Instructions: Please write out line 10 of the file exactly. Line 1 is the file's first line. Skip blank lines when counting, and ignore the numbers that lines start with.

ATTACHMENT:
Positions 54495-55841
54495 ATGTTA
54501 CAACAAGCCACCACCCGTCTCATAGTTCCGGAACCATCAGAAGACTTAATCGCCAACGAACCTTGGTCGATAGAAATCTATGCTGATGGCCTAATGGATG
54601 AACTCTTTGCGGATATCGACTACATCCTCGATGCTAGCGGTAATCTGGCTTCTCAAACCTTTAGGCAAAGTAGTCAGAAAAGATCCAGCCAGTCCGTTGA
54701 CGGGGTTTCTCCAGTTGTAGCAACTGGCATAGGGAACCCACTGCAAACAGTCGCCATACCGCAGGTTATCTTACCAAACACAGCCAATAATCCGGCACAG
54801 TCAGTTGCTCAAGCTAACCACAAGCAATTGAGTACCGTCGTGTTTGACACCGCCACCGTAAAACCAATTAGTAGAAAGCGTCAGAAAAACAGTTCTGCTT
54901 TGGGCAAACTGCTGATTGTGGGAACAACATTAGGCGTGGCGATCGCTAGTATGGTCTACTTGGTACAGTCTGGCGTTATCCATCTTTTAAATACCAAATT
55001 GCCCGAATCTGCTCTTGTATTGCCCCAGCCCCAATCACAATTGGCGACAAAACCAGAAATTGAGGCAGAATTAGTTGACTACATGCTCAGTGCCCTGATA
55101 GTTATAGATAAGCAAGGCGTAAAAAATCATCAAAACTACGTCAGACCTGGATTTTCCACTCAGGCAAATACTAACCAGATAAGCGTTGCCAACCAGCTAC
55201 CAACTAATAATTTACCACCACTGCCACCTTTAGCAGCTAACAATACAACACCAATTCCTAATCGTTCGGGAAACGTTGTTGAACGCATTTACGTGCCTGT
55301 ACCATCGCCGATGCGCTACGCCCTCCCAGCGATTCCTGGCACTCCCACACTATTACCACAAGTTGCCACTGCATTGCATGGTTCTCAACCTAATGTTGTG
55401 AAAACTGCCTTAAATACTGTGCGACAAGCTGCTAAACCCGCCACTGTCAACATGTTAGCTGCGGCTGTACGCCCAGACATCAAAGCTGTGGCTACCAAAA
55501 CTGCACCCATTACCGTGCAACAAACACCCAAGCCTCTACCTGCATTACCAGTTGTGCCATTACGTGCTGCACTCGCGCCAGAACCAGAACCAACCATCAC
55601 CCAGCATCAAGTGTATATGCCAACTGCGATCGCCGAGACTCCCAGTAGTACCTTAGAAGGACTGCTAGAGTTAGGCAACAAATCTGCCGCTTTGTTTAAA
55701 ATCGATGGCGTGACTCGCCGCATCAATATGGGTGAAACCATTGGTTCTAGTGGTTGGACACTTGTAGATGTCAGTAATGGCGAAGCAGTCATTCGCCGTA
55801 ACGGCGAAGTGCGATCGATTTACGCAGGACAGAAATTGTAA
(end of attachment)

55201 CAACTAATAATTTACCACCACTGCCACCTTTAGCAGCTAACAATACAACACCAATTCCTAATCGTTCGGGAAACGTTGTTGAACGCATTTACGTGCCTGT